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In this period, then, the eastern Frankish lands were still able to exercise dominance. This illustrates another aspect of the requirements of royal power at the millennium that are not too different from notions going back to the Merovingians. To succeed, the demonstrated ability to fight off foreign invaders was a necessity. Henry the Fowler and Otto were both able to defeat Magyars. Further, through patronage and commitment to ecclesiastical uplift, German kings were able to count on the Church to support them in a way not possible for French kings who had to compete with counts in patronizing the faith, and who had fewer resources in any event.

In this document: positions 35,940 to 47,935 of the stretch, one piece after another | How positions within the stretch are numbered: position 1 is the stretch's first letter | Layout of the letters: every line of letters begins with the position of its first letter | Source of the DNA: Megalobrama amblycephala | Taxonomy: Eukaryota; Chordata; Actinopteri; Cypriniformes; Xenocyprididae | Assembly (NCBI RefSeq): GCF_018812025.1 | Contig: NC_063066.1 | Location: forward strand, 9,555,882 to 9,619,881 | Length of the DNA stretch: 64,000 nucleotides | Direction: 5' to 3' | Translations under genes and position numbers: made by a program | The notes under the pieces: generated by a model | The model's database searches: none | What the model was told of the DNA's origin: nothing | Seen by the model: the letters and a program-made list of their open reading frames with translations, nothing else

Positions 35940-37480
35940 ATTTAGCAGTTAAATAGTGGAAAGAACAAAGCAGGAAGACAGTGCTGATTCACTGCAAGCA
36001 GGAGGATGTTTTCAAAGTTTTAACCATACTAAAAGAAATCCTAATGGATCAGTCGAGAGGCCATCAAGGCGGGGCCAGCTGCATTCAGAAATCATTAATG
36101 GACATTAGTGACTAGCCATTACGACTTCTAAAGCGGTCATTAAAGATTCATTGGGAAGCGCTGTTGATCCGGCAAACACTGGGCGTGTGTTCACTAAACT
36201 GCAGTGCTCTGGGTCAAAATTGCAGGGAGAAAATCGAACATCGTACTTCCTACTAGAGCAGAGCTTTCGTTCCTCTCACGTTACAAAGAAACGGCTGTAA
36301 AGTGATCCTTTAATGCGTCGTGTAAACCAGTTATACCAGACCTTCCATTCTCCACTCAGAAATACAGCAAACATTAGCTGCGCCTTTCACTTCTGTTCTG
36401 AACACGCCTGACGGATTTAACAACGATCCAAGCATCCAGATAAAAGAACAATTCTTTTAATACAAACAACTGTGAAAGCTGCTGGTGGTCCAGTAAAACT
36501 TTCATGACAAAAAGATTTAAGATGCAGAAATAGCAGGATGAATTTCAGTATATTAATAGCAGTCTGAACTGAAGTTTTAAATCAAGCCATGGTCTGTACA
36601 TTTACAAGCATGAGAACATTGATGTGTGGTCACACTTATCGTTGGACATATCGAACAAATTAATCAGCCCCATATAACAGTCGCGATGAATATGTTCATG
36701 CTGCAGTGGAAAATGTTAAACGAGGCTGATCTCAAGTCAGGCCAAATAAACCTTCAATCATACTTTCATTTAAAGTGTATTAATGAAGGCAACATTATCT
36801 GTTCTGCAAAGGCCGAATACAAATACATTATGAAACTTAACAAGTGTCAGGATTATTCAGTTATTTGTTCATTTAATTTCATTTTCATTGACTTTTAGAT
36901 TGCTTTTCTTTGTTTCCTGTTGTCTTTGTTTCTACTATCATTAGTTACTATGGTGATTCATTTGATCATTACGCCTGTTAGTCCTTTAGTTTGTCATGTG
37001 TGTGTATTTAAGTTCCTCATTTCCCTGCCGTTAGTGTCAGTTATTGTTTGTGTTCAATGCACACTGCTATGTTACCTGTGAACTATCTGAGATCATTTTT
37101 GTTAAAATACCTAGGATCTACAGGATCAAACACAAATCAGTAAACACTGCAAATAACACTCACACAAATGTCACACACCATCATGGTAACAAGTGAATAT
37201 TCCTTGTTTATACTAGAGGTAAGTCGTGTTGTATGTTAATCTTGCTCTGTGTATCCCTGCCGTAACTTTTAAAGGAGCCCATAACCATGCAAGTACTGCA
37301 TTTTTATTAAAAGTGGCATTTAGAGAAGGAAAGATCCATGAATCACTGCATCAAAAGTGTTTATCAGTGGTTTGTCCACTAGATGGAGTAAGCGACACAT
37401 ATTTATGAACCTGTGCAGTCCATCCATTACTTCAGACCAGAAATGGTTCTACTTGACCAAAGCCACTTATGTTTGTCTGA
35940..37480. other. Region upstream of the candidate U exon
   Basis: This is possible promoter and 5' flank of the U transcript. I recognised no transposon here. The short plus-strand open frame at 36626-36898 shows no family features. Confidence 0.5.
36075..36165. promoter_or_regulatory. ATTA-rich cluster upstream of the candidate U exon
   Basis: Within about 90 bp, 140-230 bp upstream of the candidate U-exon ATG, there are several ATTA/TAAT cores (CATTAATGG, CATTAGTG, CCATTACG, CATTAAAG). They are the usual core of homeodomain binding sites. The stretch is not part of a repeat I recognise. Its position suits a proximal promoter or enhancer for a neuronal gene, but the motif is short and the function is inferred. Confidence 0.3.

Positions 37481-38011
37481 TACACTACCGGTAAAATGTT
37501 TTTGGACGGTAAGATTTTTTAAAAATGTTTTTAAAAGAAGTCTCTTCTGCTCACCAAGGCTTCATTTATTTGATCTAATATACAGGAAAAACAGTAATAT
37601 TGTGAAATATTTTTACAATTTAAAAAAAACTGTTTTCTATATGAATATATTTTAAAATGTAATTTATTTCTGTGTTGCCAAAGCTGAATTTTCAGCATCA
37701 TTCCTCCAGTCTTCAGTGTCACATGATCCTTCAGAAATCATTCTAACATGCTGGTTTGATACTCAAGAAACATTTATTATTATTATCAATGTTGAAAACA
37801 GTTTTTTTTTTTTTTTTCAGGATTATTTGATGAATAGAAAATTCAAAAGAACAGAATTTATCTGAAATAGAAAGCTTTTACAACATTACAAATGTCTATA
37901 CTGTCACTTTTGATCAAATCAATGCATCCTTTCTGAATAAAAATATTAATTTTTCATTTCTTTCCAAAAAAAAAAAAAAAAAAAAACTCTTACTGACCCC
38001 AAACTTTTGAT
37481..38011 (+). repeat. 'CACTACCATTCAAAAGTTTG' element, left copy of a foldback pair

As had been the case in Pepin and Charlemagne's time, Italy continued to beckon German kings, who needed to secure their southern borders in any event. Further, demonstrating a trend that will continue well into the eleventh century, German sovereigns' involvement in Italy always caused revolt at home. Also a harbinger of future dynamics, German kings considered themselves the supreme patrons of Christianity, and were interested in purifying the Church while they used it to bolster their reign. In this respect, they were not to far off from a theocratic attitude so obvious in Byzantium. Assumption of this view by Otto's offspring, however, occurred during the same years that a Papacy under growing reformist influence would also articulate a view supporting theocracy, yet it was to be a Papal monarchy emanating from the Holy See. Conflict between these two views would animate the next years.
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